Yes, I already did one “ghost animal” this month, but since SyFy did a movie titled Ghost Shark, I couldn’t pass this up. Because there really is such a thing as a ghost shark.
I’m not talking about the kind of ectoplasmic sharks that materialize out of slip’n’slides to eat small boys, though. The real ghost sharks are actually not sharks at all, but a group of creatures called a chimaeras.
When I say ‘chimaera’ I am not referring to the creature in Greek mythology, but rather a living group of fish related to sharks. These fellows represent some of the earliest body forms that jawed fishes ever took, right down to the large, placoid scales on the face. Most species also live in the deep ocean, which means that they get that extra dose of horror to their looks.
This is a 420 million year or more order of fish; far older than sharks, which they diverged from 400 million years ago. They were the earliest members of the class Chondrichthyes, the cartilaginous fishes.
Chimaeras are divided up into three families, the plough-nosed chimaeras (Callorhinchidae), the shortnose chimaeras (Chimaeridae), and the long-nosed chimaeras. (Rhinochimaeridae). That’s a lot of focus on the nose, and with good reason. Chimaeras can have some weird snouts, which makes the members of these three families instantly identifiable.
Here’s a rundown of bizarre physical features that chimaeras have.
Those noses are all covered in specialized sensory organs called electroreceptors that look like small pits. These are most obvious in the shortnose chimaeras, which are sometimes called rabbit or rat fish due to the rodentlike “spotted” appearance of their faces.
Like sharks, male chimaeras have claspers located on either side of their genital opening. However, they have a third, retractible clasper- on their head. This clasper doesn’t deposit sperm, but does help the male to hold the female’s pectoral fin during copulation.
Most chimaeras also have a venomous spine on their pectoral fin that is used in defense. I couldn’t find much about the potency of the venom, but some reports indicate that it creates painful wounds accompanied by swelling in humans.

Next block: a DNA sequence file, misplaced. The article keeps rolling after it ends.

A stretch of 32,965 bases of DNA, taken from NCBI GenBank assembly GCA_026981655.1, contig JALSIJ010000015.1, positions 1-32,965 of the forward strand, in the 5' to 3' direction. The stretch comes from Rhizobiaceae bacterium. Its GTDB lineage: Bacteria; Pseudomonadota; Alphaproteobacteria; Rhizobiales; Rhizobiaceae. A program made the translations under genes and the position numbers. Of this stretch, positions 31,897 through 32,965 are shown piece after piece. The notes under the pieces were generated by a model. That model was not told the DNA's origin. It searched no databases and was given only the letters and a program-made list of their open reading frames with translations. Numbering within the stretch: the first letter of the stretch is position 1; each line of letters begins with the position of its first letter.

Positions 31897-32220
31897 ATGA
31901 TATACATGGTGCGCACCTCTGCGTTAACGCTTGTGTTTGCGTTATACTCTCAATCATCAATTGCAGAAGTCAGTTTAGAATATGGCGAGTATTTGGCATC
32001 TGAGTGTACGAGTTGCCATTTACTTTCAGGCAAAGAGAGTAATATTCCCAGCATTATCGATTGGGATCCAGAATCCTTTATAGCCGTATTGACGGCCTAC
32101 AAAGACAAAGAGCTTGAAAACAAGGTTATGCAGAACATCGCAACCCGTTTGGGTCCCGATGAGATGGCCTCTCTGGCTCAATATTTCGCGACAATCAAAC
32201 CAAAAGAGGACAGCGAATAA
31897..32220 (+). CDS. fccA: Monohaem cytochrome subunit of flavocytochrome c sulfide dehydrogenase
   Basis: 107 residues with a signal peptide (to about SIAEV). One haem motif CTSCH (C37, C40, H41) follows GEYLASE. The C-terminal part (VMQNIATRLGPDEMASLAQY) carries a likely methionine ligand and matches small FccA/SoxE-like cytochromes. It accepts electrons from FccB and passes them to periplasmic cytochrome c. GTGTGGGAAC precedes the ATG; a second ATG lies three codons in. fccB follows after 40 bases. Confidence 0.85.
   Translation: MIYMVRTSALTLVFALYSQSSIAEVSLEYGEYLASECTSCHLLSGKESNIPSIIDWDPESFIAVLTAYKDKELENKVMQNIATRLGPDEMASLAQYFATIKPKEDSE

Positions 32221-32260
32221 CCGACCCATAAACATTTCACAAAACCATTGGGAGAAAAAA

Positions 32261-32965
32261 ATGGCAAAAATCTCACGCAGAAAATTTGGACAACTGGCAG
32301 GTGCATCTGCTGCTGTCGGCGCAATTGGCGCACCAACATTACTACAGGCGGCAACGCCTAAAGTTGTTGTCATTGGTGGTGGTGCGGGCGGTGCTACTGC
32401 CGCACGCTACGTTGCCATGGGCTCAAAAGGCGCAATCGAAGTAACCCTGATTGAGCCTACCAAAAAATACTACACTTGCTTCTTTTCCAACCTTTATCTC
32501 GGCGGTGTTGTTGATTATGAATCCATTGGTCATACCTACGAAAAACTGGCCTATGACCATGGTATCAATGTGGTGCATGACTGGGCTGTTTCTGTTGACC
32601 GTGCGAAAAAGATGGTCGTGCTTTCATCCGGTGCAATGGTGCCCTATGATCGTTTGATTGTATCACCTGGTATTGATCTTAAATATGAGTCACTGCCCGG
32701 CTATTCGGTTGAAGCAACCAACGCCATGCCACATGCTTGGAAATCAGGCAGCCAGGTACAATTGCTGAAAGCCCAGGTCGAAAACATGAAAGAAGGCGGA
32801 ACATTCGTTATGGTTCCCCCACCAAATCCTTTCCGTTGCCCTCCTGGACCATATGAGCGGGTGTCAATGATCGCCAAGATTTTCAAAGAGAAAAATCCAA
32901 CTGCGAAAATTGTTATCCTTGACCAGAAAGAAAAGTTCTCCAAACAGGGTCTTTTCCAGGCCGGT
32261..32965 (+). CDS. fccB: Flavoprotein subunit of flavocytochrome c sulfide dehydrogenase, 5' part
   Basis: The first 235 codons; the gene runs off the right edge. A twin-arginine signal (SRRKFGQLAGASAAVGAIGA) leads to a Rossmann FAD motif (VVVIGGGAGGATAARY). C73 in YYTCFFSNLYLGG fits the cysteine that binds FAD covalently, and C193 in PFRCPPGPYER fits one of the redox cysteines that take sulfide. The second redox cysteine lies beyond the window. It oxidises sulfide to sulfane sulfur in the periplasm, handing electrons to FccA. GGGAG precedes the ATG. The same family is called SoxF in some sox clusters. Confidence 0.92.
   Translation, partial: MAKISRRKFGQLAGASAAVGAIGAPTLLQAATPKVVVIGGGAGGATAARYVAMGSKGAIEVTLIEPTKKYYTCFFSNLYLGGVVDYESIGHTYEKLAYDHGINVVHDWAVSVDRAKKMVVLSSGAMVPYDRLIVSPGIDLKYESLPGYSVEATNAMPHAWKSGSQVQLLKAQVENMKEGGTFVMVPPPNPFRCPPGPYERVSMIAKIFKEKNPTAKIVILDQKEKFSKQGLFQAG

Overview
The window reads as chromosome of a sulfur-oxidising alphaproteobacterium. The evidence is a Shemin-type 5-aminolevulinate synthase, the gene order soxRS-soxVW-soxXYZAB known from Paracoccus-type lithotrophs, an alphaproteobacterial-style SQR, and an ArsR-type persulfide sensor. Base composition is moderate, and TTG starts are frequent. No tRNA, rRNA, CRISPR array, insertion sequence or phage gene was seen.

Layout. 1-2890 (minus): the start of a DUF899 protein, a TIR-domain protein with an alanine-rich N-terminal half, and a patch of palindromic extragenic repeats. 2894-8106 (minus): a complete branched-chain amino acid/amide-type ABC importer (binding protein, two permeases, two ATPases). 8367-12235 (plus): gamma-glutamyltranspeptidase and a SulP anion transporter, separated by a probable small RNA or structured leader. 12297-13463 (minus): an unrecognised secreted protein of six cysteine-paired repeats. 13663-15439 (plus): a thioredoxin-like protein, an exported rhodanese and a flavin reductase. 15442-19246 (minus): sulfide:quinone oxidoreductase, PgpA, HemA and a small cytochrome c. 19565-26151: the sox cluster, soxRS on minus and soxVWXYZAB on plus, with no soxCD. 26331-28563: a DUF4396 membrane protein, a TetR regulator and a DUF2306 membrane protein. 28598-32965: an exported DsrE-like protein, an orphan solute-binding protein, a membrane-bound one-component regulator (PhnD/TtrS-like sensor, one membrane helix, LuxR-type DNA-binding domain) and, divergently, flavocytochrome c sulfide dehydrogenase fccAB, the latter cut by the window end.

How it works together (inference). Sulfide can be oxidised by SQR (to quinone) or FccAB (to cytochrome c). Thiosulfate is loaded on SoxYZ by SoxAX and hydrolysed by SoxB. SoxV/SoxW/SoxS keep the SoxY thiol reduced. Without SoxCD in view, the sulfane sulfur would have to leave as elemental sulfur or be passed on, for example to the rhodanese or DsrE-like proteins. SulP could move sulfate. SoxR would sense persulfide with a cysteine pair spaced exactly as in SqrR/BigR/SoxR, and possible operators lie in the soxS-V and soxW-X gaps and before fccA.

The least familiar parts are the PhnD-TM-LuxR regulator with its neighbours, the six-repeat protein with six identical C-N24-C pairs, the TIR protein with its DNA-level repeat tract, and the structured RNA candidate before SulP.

Adult chimaeras do not have teeth. The young ones do, but these fall out and are replaced by three pairs of large dental plates in adulthood. They use these to grind up hard-shelled crabs and mussels that they pull up from under the sand.
These plates also give them lovely smiles.
Their egg cases are weird-looking. I dunno what else to say about them.
And finally- and perhaps most intriguingly- chimaera skeletons contain traces of a third pair of limbs. Because of their placement in the fishes, this suggests that some of the earliest vertebrates may have had three pairs of limbs and later lost one. Neat!
To view a list of all my animal articles, head to the Nonfiction section.
Bustamante, C., Flores, H., Concha-Pérez, Y., Vargas-Caro, C., Lamilla, J., & Bennett, M. (2012). Primer registro de Hydrolagus melanophasma James, Ebert, Long & Didier, 2009 (Chondrichthyes, Chimaeriformes, Holocephali) en el Océano Pacífico suroriental. Latin american journal of aquatic research, 40(1), 236-242.
Dean, B. (1906). Chimaeroid fishes and their development (No. 32). Carnegie Institution of Washington.
Didier, D. A., Kemper, J. M., & Ebert, D. A. (2012). Phylogeny, biology, and classification of extant holocephalans. Biology of sharks and their relatives, 2nd edn. CRC Press, New York, 97-124.
Lund, R., & Grogan, E. D. (1997). Relationships of the Chimaeriformes and the basal radiation of the Chondrichthyes. Reviews in Fish Biology and Fisheries,7(1), 65-123.
Patterson, C. (1965). The phylogeny of the chimaeroids. Philosophical Transactions of the Royal Society of London. Series B, Biological Sciences, 101-219.
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